Beyond Meat’s (NASDAQ: BYND) stock rallied today after McDonald’s (NYSE: MCD) announced that it would start testing a plant, lettuce and tomato burger using Beyond Meat patties at 28 restaurants in Canada. After soaring as much as 15% early in the morning, the stock pared some of its gains and was up over 11% in afternoon trade.
As the traditional meat market takes hits for environmental, health and ethical reasons, the plant-based meat market or the alternative meat market is getting significant attention. And Beyond Meat is gaining from this trend. The stock has jumped 127% since its IPO. However, the stock’s rally and high valuation has left analysts skeptical over what the future holds for the company.
A trend or a fad?
The main problem with Beyond Meat is that its growth is based on a trend – a trend of switching to a plant-based diet for any or all of the aforementioned reasons. This trend could very well end up as a fad. In 2018, the size of the global meat category was valued at $1.4 trillion with the US meat category comprising $270 billion.
A report by ATKearney states that the total market for plant-based meat alternative products was around $4.6 billion in 2018, with a growth projection of 20-30% per year for the next several years, depending on region.
These numbers show the difference between the sizes of both product categories and while the growth numbers for plant-based products appear bright now, this need not turn out to be the actual case going forward.
There are several hurdles in the paths of alternative meat products, including their appeal to customers in terms of taste, their successful penetration into various geographic markets and the health and nutrition concerns that surround them.
Several nutritionists continue to point out the disadvantages of a plant-based diet stating that meat and dairy products are essential to avoid deficiencies in calcium, zinc, iron, vitamin B12 as well as essential fatty acids found in seafood. This theory could dissuade meat-eaters from switching their preferences and it could cause a reversal in the plant-based diet trend, hurting Beyond Meat’s prospects.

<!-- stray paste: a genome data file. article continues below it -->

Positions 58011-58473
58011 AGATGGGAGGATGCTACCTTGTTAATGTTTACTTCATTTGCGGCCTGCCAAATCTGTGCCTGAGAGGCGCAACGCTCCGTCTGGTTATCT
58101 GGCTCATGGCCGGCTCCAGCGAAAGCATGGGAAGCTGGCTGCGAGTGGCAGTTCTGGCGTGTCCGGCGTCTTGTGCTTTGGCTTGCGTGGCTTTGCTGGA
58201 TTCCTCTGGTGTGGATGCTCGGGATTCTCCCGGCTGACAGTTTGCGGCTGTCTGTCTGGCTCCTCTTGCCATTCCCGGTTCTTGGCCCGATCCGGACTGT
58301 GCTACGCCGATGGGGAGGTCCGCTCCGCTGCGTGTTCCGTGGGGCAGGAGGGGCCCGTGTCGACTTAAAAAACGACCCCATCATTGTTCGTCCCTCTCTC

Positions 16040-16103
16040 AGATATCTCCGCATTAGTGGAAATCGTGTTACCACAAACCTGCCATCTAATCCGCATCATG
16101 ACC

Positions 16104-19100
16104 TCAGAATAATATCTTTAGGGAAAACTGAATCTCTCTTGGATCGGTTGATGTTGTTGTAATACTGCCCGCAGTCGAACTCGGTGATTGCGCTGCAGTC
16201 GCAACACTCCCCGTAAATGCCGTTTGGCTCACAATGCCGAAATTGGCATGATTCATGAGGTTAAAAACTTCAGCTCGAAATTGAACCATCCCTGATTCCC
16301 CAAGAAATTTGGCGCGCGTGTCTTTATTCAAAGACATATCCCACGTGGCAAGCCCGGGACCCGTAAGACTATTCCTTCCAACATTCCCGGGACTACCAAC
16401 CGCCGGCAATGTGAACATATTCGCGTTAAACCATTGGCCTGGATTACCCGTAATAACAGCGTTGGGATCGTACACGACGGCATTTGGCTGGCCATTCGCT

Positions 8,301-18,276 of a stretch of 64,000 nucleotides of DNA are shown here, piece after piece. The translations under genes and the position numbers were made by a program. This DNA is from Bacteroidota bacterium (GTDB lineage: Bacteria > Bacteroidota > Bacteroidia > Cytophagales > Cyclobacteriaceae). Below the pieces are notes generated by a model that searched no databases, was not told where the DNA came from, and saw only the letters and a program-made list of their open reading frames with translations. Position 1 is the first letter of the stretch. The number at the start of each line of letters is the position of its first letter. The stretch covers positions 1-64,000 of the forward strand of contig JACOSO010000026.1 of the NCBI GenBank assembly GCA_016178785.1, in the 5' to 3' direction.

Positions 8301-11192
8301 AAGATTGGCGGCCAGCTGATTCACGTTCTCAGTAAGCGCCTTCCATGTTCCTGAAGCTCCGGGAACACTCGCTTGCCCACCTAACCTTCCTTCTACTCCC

Beyond Meat faces tough competition both from companies like Impossible Foods as well as food giants like Tyson (NYSE: TSN) and Hormel (NYSE: HRL). Tyson, Hormel and several other large food companies have launched their own plant-based products and are looking to increase their footprint in this space. With their cash and resources, they make formidable opponents to Beyond Meat and its peers.
The problem with Beyond Meat is that it has got all its eggs in one basket and if anything upsets that basket, the company would get hurt badly. Beyond Meat is reliant on only plant-based products while companies like Tyson have a whole range of traditional food products to fall back on if the alternative meat plan goes up in smoke.
Several analysts believe Beyond Meat’s shares are overvalued. In order to justify its current market valuation the company would have to grow its net income by double-digits for several years. This seems a tad far-fetched considering Beyond Meat is yet to achieve profitability. The company reported a loss of $9.4 million in its most recent quarter.
Beyond Meat also faces risks such as inadequate manufacturing capacity or the shortage of raw materials which could hurt its production. The company has only two suppliers for pea protein, the main ingredient in its products. This puts it in a precarious position in terms of its supply chain. The company also has to continuously innovate and make efforts to expand its product portfolio to drive growth which would mean higher expenses.
Beyond Meat faces several risks going into the future and its valuation has been criticized on multiple occasions. Amid the rise of the plant-based meat market and the hurdles the company faces, it remains to be seen whether Beyond Meat is a survivor or a bubble.
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